Kine is a former This American Life producer and contributor. One of her classic stories, “The Break-Up,” is on Ira Glass’s list of best TAL episodes. Mystery Show is now the top podcast on the iTunes charts.
Movers & Thinkers: Nashville Public Radio launched a new podcast, Movers & Thinkers, based on live events. It’s hosted by Emily Siner, an enterprise reporter at WLPN, who says the podcast is like TED Radio Hour mixed with Fresh Air but featuring interesting people living in Nashville. The first episode features a pastry chef, a forensic technology advisor and the manager of “one of America’s oldest letterpress show poster and design shops.”
In an interview with Melody Kramer, Siner gave tips for other stations interested in starting similar podcasts or events. “I’m not sure these kinds of things can come from the top down,” she said. “In WPLN’s case, I came up with the idea and then was put in charge of implementing it, with active support from my radio editor and digital editor. It took a lot of work, between planning the event, hosting the live show and editing the podcast. If I weren’t super-enthusiastic about this, it would have been really hard to do well.”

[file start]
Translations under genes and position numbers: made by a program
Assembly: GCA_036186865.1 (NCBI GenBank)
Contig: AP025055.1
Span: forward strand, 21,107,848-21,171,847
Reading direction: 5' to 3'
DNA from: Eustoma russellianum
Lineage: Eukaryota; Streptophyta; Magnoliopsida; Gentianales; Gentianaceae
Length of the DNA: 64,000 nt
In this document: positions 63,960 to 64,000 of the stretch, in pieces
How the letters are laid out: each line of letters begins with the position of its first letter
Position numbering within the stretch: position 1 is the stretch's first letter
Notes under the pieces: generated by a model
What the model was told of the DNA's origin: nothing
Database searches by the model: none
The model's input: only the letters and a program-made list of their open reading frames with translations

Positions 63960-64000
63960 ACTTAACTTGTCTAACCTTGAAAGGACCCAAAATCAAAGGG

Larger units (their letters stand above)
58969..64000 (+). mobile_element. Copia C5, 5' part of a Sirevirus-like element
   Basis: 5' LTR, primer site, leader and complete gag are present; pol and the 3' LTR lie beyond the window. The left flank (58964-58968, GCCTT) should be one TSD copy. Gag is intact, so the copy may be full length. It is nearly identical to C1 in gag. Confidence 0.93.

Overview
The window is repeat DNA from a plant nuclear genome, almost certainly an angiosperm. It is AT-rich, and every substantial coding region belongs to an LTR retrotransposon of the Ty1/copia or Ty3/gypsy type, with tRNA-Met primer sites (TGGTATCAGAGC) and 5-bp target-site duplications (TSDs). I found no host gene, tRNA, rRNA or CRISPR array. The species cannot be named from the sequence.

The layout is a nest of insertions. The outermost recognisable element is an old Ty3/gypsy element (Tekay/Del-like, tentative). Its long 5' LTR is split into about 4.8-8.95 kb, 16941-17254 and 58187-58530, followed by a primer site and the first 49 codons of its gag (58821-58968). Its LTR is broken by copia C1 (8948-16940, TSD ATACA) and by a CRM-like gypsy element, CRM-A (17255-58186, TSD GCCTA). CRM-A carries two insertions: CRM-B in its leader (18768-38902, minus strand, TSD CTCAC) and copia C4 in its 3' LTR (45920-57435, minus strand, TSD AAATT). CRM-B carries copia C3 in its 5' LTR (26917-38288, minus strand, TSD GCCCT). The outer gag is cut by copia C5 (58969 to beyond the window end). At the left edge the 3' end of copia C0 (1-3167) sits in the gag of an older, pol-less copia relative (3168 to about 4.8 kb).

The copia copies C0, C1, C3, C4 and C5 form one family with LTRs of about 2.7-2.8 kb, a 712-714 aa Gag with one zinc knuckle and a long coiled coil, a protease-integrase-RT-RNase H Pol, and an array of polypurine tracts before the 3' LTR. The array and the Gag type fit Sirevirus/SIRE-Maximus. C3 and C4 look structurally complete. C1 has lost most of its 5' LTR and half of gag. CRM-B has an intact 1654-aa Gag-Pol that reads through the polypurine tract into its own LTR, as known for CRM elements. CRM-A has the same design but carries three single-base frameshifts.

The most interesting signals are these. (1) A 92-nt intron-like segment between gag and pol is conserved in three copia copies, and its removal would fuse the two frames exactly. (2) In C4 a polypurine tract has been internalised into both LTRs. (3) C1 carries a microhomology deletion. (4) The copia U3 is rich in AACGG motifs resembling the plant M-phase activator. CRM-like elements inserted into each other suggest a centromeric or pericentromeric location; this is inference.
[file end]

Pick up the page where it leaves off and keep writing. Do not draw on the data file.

How to be Amazing: Comedian Michael Ian Black hosts this new podcast from PRX. How to be Amazing features interviews with “today’s most provocative writers, entertainers, artists, innovative thinkers and politicians for humorous, thought-provoking conversations,” according to the show’s website. The episodes are made available first to Audible.com members and then distributed as a podcast by PRX, according to a press release.
In other podcasting news:
- Serial is preparing season two and three, with new episodes coming this fall.
- Andrea Seabrook, former NPR congressional correspondent, announced that she is leaving the DecodeDC podcast that she started after leaving NPR. She told Current that she will announce her next move soon. In a job posting, Ellen Weiss, v.p. and bureau chief at Scripps Howard News Service (which owns the podcast), said Scripps is looking for someone to “take our podcast to a new level.”
- You’re The Expert, a comedy and science podcast and live show from WBUR in Boston, will get a six-week pilot run as a weekly one-hour radio show starting Wednesday.
- PRX and Radiotopia podcasts will be available in the new version of Spotify, which rolls out in the coming weeks. (More on Spotify’s podcast expansion at Fast Company.)
- “Public media talks so much about podcasting, but isn’t offering more than what it already offers on the radio,” says Ernesto Aguilar, program director of KPFT-FM, in a post on Medium.
- NPR is using podcasts to diversify its audience, and WNYC’s tech podcast gets a name change.